The O (political group)
The O., short for "the Organization", also known as the C.O. or Cooperative Organization, was a Marxist-Leninist political group which grew out of the Minneapolis-Saint Paul food cooperative movement in the 1970s.
In the early 1970s, anti-war activists in Minneapolis and St Paul had founded more than two dozen natural food co-operatives, which were owned and operated entirely by volunteer members. Former co-op members Craig Cox and David Gutnick describes the growth of co-ops as attempt to enact ideals of mutual aid, and other principles held by members of the hippie counter-culture and the anti-war movement
Political differences arose between those who were influenced by the ideas of the counter-culture of the time, and more orthodox Marxist-Leninists. The second group argued that the co-operatives should sell products such as Coca-Cola, white sugar, and canned goods, arguing that selling cheaper goods would make co-ops more accessible to the working class, and would allow them to better deliver a message of revolution to those they felt were most in need of it. Other co-op members argued that part of furthering their ideals was selling better-quality food than was typically sold in grocery stores at the time.
The co-op wars (1975-76)
By the mid-70s, the Marxist-Leninists in the co-op movement had formed an organization known as the Cooperative Organization, or C.O. They argued that the "middle-class hippies" pushing for organic food in co-op stores did not understand the plight of the working class, and that the co-op community was too disorganized and dominated by middle-class elites to lead the sustained struggle against racism, capitalism, and imperialism that the C.O. felt was necessary. The group had members in many of the co-ops around town, and their membership was strongest at the People's Warehouse (a distributor which serviced many of the cooperatively-run businesses around town) and the Beanery.
In late 1975, the C.O. attempted to take over the People's Warehouse. After negotiation at a board meeting failed, they simply walked into the financial offices at the Warehouse and grabbed the checkbook and financial records, announcing the next morning to their rivals that "The People's Warehouse now belongs to the people!" Other co-op members attempted to negotiate with the C.O. and were met with violence - co-op member Phill Baker, who was part of a group meeting the C.O. at the warehouse, described C.O. members attacking them with iron bars and ripping the phones from the walls. On January 9, 1976, C.O. members entered the Seward Community Co-op and attacked worker-owners Kris Olsen and Leo Cashman, beating them and throwing them out of the store. Such actions appalled many in the co-op community, who organized a boycott of C.O.-run businesses. This boycott was responsible for the eventual failure of the C.O., as the People's Warehouse and other businesses they attempted to take over were reacquired by the original owners.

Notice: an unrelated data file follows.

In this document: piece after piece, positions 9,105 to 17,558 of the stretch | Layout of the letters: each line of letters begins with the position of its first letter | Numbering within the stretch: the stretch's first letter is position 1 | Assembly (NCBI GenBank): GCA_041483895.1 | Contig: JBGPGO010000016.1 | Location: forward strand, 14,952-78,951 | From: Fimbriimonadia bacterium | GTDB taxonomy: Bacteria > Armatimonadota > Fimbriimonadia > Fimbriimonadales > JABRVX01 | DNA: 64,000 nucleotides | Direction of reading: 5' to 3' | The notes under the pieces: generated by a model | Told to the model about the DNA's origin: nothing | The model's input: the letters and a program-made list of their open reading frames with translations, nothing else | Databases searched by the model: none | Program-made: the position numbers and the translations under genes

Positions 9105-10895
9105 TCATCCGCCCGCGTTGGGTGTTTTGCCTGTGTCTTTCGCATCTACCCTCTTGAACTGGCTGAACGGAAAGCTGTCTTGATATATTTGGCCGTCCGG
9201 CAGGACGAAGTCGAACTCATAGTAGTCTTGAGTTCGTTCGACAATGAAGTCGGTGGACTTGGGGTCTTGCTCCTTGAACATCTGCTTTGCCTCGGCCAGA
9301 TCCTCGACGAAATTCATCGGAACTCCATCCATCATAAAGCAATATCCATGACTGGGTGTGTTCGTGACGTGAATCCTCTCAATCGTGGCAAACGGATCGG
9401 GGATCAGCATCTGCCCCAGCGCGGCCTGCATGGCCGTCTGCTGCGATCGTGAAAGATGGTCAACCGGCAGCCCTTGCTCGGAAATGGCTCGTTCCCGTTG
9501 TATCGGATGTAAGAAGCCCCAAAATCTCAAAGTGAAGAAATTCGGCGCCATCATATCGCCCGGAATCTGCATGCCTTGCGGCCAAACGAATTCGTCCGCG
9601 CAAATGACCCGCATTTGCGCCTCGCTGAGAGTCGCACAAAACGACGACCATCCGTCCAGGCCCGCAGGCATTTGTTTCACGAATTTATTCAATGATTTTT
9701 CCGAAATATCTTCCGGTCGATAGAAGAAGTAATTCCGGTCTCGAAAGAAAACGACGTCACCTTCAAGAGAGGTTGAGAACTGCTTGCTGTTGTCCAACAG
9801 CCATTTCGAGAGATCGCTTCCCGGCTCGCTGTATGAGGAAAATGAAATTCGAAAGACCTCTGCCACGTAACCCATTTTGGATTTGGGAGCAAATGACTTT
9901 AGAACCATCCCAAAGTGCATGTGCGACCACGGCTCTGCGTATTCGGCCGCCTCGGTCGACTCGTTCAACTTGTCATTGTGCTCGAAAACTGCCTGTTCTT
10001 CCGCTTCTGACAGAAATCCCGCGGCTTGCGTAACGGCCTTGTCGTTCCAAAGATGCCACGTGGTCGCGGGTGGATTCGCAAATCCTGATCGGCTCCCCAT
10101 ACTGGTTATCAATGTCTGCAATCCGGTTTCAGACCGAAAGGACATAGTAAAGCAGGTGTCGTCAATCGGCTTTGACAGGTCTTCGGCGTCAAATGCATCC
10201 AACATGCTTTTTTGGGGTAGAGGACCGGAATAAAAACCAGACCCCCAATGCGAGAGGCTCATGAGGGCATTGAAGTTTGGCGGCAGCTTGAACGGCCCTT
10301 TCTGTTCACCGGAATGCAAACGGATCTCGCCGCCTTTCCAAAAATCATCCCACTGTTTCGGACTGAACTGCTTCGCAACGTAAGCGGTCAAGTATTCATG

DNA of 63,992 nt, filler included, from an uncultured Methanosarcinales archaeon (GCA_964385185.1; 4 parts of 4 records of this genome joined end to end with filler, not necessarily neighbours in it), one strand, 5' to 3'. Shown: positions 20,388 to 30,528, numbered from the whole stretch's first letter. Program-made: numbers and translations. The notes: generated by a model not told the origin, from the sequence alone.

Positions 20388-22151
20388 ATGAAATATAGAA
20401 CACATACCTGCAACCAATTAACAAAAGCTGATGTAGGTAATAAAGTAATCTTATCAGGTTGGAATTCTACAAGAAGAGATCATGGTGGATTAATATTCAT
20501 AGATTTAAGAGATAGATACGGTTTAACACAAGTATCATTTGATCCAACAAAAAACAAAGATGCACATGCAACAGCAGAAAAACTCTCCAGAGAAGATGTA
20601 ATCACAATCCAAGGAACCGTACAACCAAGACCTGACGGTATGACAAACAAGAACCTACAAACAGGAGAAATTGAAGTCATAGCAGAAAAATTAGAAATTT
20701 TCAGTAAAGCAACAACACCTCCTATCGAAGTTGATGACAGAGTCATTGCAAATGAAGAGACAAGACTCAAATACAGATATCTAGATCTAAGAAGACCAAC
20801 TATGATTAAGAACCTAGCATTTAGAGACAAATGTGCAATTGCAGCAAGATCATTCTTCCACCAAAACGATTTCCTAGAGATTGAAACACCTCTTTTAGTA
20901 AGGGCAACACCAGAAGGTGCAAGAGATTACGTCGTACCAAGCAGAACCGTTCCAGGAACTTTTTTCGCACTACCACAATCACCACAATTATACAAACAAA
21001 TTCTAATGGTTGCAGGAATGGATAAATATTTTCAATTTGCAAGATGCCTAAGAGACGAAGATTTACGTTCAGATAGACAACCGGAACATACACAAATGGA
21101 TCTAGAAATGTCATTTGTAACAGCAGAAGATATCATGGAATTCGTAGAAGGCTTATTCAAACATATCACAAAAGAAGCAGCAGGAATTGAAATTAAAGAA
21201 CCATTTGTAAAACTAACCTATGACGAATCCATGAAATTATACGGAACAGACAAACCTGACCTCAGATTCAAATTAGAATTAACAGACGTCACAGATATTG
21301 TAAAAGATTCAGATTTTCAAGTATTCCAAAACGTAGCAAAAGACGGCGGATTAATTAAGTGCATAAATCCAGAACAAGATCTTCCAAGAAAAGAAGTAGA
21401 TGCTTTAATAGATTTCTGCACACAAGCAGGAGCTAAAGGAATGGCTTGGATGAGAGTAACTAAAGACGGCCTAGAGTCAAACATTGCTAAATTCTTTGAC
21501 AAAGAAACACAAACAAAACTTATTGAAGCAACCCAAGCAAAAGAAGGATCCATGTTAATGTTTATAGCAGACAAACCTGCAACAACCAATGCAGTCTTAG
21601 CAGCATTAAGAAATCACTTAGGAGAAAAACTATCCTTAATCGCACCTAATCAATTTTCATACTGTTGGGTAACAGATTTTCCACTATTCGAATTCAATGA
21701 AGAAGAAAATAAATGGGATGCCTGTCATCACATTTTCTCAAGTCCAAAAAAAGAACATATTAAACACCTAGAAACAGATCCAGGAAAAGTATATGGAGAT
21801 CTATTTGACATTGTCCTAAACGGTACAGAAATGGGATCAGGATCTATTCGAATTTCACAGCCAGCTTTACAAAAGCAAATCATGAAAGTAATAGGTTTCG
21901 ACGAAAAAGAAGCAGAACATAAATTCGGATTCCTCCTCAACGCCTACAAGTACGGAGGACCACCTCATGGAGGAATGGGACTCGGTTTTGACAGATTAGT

After the co-op wars (late '70s-present)
Though they had suffered a defeat in the co-op wars, the C.O. persisted into the late '70s and early '80s. Now known simply as "The O," they became a highly secretive group of about 30 members (down from around 300-100 in their heyday). Members were known by code names and organized in disconnected cells in order to throw off the FBI, and were expected to unquestioningly follow directives from elusive leader Theophilus Smith. These directives did not only concern political actions, but personal lives as well - former member Alexandra Stein has described being ordered to enter into a "P.R" (personal relationship) with one of her follow O members, with the aim of getting pregnant.
It is difficult to tell whether the O still survives today, due to its policy of near-total secrecy (members were not allowed to talk to non-members, and were given very limited information about other members). Stein mentions 10 people in her social circle who left the organization in 1991 - presumably it still existed at that time. However, beyond that, it is difficult to say.
- "The 1970s Co-op Wars". radio program. MinneCulture on KFAI. Retrieved January 11, 2011.
- "Seward Community Co-op: Finding Aids". Minnesota Historical Society.
- Cox, Craig (1994). Storefront Revolution: Food Co-ops and the Counterculture. Rutgers University press. pp. 70–73.
- Raasch-Gilman, Betsy (1994). A History of North Country Co-op. North Country Co-op. p. 10.
- Miller, Kay (April 6, 2003). "The Story of O: Life in and Out of a Political Cult". Minneapolis Star Tribune.